Cesar Millan, the Dog Whisperer, Reforms Cartman’s Behavior in “Tsst,” South Park Episode 1007

Cartman, as we all know, treats his mom, well, like a dog, and it’s time for that trend to be reversed. Cesar Millan, the acclaimed Dog Whisperer, comes to South Park to discipline Cartman for Lianne Cartman and make him submit to her parental will.

Cesar ignores Cartman and touches him on the neck, saying, “Tsst” to hush him and remind him that he is just a child. Cartman can’t take this horrible treatment and all that goes along with it, like healthy food, a lack of new toys and the loss of his mother to Cesar Millan. Thus, he plans to kill his mother. When he attempts to enlist the help of his friends (and fails) he reads them his plan but leaves off the last detail which is, Frame Token.

Eventually, however, Cartman does submit to his mother’s will, through the help of Cesar Millan, and becomes a behaved and reformed child. Unfortunately for Lianne, Cesar leaves when his work is done and with no one to hang out with (for she had become dependent on Cesar’s friendship), Lianna reverts to giving Cartman what he wants so that he’ll hang out with her as a friend and not as a child.

And thus, Cartman is back.

What did you think about this episode?

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Fun with the Bible: Abraham’s Trip to See Sigmund Freud

The Situation

Everybody knows about Father Abraham right? That patriarch of all monotheistic people who everyone likes to trace his or her roots to? You remember: God spoke to him, gave him descendants and Canaan and all that jazz?

Do you remember the story where he goes to sacrifice his son Isaac as a test from God (Genesis 22) but before he can do it God stops him? It’s a great story. Rather popular, and boy is there a lot to say about it. But do you know the story of Abraham and his other son, Ishmael?

Well, in Genesis 21, (yes, the chapter immediately before he tries to off Isaac), Abraham sends his other son (and his mother) out into the wilderness to, presumably, die. Why? Sarah, Abraham’s wife, is getting testy about Ishmael, the son of a slave woman, playing with her son. Jealousy? Maybe. But no matter the reason, we have two back to back stories of Abraham doing things that will kill his sons.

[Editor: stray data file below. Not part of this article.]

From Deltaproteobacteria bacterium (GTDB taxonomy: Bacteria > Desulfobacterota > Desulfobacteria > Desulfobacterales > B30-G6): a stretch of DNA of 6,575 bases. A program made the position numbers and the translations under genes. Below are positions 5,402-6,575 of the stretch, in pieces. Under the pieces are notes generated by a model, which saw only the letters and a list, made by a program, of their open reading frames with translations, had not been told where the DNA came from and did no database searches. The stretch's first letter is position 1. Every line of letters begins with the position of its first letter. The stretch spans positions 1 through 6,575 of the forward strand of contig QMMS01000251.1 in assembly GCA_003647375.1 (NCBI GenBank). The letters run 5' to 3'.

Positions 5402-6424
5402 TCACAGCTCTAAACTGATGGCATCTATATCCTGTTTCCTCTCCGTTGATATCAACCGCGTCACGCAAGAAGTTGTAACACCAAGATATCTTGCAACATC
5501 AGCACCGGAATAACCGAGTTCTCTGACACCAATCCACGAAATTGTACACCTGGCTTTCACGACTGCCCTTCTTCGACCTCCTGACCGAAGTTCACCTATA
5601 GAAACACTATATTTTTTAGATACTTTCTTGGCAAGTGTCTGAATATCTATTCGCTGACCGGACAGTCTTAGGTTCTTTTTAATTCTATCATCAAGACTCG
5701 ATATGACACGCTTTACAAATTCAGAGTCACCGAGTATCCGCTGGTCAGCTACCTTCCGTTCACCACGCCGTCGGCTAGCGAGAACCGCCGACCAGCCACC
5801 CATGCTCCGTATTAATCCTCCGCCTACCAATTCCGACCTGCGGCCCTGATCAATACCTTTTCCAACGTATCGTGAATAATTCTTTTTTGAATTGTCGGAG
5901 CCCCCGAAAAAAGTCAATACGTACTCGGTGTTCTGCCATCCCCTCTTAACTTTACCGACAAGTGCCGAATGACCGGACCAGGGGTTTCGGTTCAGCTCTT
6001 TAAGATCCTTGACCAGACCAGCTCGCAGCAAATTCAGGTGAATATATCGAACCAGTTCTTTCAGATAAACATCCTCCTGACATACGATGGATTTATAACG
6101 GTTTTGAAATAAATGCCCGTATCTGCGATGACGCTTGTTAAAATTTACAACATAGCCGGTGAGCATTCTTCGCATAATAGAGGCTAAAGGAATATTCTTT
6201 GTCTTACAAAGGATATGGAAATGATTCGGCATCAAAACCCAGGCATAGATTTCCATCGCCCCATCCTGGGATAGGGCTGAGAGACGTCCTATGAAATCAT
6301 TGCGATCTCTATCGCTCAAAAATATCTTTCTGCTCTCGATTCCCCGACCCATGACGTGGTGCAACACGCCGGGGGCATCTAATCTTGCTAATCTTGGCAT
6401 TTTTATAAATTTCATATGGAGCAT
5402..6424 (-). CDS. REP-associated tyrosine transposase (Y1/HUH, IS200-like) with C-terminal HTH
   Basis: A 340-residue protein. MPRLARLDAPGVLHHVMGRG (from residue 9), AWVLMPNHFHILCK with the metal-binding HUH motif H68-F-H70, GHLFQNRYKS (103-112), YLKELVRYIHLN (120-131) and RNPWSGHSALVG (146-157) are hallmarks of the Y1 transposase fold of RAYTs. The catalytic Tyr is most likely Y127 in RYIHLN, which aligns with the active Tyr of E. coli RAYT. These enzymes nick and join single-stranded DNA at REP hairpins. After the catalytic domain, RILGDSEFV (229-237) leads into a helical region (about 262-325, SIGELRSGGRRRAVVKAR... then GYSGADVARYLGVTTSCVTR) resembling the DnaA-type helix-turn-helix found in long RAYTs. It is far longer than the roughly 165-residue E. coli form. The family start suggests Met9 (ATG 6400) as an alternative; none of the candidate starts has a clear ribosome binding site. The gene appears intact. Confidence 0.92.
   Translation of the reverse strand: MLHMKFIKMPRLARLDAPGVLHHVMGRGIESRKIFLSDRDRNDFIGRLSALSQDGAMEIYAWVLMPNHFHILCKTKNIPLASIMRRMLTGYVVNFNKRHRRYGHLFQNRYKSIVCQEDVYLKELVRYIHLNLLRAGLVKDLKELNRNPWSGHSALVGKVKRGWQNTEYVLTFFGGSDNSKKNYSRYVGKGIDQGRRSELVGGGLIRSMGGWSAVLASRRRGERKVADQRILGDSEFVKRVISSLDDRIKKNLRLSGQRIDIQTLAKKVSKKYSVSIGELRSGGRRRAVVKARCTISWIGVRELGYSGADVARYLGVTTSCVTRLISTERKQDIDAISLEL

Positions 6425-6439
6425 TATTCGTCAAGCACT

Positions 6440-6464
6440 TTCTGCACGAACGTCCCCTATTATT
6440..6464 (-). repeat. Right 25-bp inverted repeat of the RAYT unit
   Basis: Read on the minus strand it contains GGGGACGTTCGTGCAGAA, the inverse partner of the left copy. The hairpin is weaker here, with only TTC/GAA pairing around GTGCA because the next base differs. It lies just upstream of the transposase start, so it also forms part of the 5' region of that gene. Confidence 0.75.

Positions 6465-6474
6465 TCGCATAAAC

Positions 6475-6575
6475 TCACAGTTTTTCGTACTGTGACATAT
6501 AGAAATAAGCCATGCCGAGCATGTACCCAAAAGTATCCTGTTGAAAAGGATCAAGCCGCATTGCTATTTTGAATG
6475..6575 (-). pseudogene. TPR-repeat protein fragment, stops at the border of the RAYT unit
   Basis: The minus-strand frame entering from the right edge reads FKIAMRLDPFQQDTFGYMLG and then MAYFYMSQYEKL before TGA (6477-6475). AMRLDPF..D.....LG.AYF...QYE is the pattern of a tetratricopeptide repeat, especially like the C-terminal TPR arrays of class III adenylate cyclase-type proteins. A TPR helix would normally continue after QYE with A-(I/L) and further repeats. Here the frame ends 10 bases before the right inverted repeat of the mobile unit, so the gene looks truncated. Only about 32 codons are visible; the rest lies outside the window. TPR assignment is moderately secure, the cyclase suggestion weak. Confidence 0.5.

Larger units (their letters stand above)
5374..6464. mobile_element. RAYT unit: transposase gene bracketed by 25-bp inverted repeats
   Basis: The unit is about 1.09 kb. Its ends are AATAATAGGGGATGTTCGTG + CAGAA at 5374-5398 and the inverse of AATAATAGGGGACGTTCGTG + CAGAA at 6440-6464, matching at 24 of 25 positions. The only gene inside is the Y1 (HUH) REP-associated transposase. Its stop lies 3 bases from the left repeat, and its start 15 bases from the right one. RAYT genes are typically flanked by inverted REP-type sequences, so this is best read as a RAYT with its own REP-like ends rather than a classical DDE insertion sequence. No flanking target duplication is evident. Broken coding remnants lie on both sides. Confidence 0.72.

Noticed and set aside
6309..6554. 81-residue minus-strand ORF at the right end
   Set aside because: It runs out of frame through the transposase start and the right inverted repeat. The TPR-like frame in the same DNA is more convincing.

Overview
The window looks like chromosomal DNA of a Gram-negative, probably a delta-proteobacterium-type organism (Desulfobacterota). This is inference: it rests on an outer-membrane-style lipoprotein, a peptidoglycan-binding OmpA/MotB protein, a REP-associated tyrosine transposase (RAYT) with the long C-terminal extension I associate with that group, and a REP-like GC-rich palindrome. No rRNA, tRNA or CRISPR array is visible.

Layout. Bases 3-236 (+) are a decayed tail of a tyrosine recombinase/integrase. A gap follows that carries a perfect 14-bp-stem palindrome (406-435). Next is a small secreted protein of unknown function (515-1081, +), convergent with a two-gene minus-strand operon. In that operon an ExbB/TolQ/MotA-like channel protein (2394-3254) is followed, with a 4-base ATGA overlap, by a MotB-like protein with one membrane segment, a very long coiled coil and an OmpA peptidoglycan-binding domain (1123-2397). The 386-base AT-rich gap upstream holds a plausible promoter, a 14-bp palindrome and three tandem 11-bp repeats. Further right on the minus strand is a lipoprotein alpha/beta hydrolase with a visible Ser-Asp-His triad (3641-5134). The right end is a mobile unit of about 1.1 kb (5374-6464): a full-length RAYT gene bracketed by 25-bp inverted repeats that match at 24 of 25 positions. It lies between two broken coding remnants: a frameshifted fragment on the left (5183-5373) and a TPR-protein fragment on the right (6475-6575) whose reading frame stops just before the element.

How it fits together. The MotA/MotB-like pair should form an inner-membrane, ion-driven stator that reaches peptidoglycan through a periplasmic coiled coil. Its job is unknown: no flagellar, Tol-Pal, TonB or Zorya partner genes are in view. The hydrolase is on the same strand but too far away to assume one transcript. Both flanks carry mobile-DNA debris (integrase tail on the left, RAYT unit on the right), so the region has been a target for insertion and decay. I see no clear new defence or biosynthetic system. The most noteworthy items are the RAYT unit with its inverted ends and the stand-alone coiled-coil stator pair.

I don’t know about you, but when I hear things like this, I start thinking of everyone’s favorite mother fucker, Sigmund Freud. Now, there’s no real indication that Isaac or Ishmael was trying to sleep with either of their mothers or subsequently tried to murder their father, Abraham. But perhaps this was a preemptive strike on Abraham’s part while his sons were still young.

The Approach

There’s little that annoys me as much in scholarship as a reductionist approach. That is, the attempt to understand and explain information all through a particular lens without taking account of the entire situation. For instance, like attempting to interpret everything through a Freudian, Oedipal Complex, eye. (By the way, interpreting the entire Old Testament like it’s forecasting Jesus is also reductionist.)

However, with two back to back stories about killing sons, I can’t help but wonder if we’re not getting glimpses of some very long standing emotions about familial relations. We know that the ancient Greeks thought about these things – why not Ancient Near Eastern people as well?

The Questions

One big question internal to the story is, how can Abraham get everything that God has promised him (descendants and land for them), if he is killing his sons (while claiming that God is telling him to kill them – sounds delusional, no?)? So, if these Freudian drives are correct, is this in part a story about Abraham overcoming his internal drives (son-murder) in order to acquire his long-term goals: Id v. Superego? Should he smoke a cigar?

If you like this family murder stuff, Genesis is filled with some great fratricide and attempted fratricide stories too (e.g. Cain and Able, Joseph and his brothers).

Have you read Genesis 21 and 22? What do you think about this Freudian interpretation on the whole thing? What are your thoughts on Abraham’s psyche? Are there other places you can think of in the Bible that lend themselves to Freudian interpretation? God does let his only son get murdered, right?

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One of My Favorite South Park Episodes: Chef Goes Nanners (408)

Tonight on Comedy Central you can watch one of my absolute favorite South Park episodes (season 4 really has a lot of winners).

When Uncle Jimbo and Chef get into a heated argument about the South Park flag and whether or not it’s racist (4 white men are depicted hanging a black man), the mayor decides to base her decision on the outcome of the children’s school debate on the issue. Though the whole episode is funny and poignantly dramatic – Chef’s wrestling with the fact that no one he knows supports his fight to have this flag changed – it is the conversation between Chef and Kyle at the actual debate that’s so moving.

Spoiler Alert

It is absolutely one of my favorite moments in South Park history when Chef realizes that the children are so not-racist, despite his previous assumptions, that they never even saw the issue surrounding the flag as one of race because they never saw the color of the people on the flag. They just saw people killing people and thought that the whole issue was about murder. Chef is amazed at this wonderful turn of events and it brings him back down to earth, exercising reason and resolving to handle the problem more thoughtfully.

In typical South Park fashion, the happy conclusion of the entire episode is derived by creating a compromise and finding the Middle Ground, a message much emphasized in The Zen of South Park.

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